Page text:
43,921 research outputs found

    Empowerment or Engagement? Digital Health Technologies for Mental Healthcare

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    We argue that while digital health technologies (e.g. artificial intelligence, smartphones, and virtual reality) present significant opportunities for improving the delivery of healthcare, key concepts that are used to evaluate and understand their impact can obscure significant ethical issues related to patient engagement and experience. Specifically, we focus on the concept of empowerment and ask whether it is adequate for addressing some significant ethical concerns that relate to digital health technologies for mental healthcare. We frame these concerns using five key ethical principles for AI ethics (i.e. autonomy, beneficence, non-maleficence, justice, and explicability), which have their roots in the bioethical literature, in order to critically evaluate the role that digital health technologies will have in the future of digital healthcare

    Social Interactions vs Revisions, What is important for Promotion in Wikipedia?

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    In epistemic community, people are said to be selected on their knowledge contribution to the project (articles, codes, etc.) However, the socialization process is an important factor for inclusion, sustainability as a contributor, and promotion. Finally, what does matter to be promoted? being a good contributor? being a good animator? knowing the boss? We explore this question looking at the process of election for administrator in the English Wikipedia community. We modeled the candidates according to their revisions and/or social attributes. These attributes are used to construct a predictive model of promotion success, based on the candidates's past behavior, computed thanks to a random forest algorithm. Our model combining knowledge contribution variables and social networking variables successfully explain 78% of the results which is better than the former models. It also helps to refine the criterion for election. If the number of knowledge contributions is the most important element, social interactions come close second to explain the election. But being connected with the future peers (the admins) can make the difference between success and failure, making this epistemic community a very social community too

    From usability to secure computing and back again

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    Secure multi-party computation (MPC) allows multiple parties to jointly compute the output of a function while preserving the privacy of any individual party’s inputs to that function. As MPC protocols transition from research prototypes to realworld applications, the usability of MPC-enabled applications is increasingly critical to their successful deployment and widespread adoption. Our Web-MPC platform, designed with a focus on usability, has been deployed for privacy-preserving data aggregation initiatives with the City of Boston and the Greater Boston Chamber of Commerce. After building and deploying an initial version of the platform, we conducted a heuristic evaluation to identify usability improvements and implemented corresponding application enhancements. However, it is difficult to gauge the effectiveness of these changes within the context of real-world deployments using traditional web analytics tools without compromising the security guarantees of the platform. This work consists of two contributions that address this challenge: (1) the Web-MPC platform has been extended with the capability to collect web analytics using existing MPC protocols, and (2) as a test of this feature and a way to inform future work, this capability has been leveraged to conduct a usability study comparing the two versions ofWeb-MPC. While many efforts have focused on ways to enhance the usability of privacy-preserving technologies, this study serves as a model for using a privacy-preserving data-driven approach to evaluate and enhance the usability of privacy-preserving websites and applications deployed in realworld scenarios. Data collected in this study yields insights into the relationship between usability and security; these can help inform future implementations of MPC solutions.Published versio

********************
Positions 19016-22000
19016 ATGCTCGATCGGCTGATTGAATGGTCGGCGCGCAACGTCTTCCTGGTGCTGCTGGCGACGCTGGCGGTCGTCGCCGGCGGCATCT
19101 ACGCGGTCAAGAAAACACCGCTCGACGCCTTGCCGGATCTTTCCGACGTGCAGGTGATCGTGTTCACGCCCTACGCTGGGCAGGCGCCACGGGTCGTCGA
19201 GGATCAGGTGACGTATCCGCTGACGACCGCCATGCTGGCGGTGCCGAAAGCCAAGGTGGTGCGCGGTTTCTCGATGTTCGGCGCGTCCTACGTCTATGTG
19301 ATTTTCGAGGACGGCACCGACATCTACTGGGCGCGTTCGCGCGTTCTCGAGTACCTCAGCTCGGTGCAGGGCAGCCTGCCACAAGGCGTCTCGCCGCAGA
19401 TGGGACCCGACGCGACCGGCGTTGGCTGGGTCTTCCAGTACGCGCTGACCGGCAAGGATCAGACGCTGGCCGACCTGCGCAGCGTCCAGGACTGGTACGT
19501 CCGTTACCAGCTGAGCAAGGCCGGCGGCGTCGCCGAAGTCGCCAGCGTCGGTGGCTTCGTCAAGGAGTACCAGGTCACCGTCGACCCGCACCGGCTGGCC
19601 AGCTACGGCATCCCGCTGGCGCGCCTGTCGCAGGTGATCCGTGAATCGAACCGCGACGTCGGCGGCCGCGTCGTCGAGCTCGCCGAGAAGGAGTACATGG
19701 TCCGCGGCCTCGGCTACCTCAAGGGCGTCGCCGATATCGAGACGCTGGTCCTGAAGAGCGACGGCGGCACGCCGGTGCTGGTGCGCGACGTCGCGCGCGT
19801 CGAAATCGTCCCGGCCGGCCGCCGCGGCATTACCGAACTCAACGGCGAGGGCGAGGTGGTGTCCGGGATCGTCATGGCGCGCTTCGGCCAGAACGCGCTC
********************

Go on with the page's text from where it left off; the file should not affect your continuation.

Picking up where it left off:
CGIAR Excellence in Breeding Platform - Plan of Work and Budget 2020

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    At the end of 2019, all CGIAR centers had submitted improvement plans based on an EiB template and in close collaboration with EiB staff while – in a parallel process with breeding programs, funders and private sector representatives – a vision for breeding program modernization was developed and presented to CGIAR breeding leadership at the EiB Annual Meeting. This vision represents an evolution of EiB in the context of the Crops to End Hunger Initiative (CtEH) beyond the initial scope of providing tools, services and expert advice, and serves as a guide for Center leadership to drive changes with EiB support. In addition, EiB has taken the role of managing and disbursing funding, made available by Funders via CtEH to modernize breeding and enable CGIAR breeding programs to implement the vision provided by EiB

    Why Limits on Contributions to Super PACs Should Survive \u3ci\u3eCitizens United\u3c/i\u3e